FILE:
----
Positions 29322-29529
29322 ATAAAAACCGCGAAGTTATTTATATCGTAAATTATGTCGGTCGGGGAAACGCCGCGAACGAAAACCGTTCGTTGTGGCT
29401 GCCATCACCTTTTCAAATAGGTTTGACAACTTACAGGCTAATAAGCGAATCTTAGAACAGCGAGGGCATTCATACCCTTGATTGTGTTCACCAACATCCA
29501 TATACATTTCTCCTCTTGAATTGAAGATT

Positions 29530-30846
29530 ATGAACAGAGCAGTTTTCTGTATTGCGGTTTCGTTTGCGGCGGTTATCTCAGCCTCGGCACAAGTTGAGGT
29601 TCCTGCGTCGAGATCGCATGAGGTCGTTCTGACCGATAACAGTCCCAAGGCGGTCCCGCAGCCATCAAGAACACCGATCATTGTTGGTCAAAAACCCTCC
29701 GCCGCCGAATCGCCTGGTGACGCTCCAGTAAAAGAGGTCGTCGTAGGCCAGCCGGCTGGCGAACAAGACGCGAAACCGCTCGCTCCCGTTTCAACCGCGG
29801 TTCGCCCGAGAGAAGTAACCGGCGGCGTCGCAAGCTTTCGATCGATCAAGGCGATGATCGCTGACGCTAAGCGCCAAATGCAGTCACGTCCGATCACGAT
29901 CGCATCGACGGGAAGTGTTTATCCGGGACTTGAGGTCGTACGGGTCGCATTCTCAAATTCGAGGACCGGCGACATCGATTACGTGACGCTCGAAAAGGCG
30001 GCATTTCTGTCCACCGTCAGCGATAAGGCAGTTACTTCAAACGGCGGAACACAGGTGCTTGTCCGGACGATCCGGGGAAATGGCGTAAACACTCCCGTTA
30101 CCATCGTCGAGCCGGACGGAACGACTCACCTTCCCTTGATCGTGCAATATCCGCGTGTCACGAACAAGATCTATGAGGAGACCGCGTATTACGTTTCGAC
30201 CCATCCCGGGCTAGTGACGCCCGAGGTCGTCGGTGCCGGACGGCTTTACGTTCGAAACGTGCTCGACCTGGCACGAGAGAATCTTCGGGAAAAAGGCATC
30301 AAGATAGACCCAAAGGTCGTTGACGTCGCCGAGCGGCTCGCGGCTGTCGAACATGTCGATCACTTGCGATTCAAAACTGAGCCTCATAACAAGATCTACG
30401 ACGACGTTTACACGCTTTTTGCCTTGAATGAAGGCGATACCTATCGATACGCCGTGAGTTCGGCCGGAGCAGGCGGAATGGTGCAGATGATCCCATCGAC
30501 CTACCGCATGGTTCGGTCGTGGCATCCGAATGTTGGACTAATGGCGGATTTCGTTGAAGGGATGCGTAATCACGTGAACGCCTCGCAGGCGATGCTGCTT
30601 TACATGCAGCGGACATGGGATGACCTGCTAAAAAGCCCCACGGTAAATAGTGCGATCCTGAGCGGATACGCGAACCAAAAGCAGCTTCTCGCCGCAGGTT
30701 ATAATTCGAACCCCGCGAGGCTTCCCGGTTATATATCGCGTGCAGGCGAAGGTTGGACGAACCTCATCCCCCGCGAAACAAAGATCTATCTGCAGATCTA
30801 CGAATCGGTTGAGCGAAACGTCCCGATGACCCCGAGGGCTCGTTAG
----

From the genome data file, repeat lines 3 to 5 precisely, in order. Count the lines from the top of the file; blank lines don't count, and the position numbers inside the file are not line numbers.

29401 GCCATCACCTTTTCAAATAGGTTTGACAACTTACAGGCTAATAAGCGAATCTTAGAACAGCGAGGGCATTCATACCCTTGATTGTGTTCACCAACATCCA
29501 TATACATTTCTCCTCTTGAATTGAAGATT

Positions 29530-30846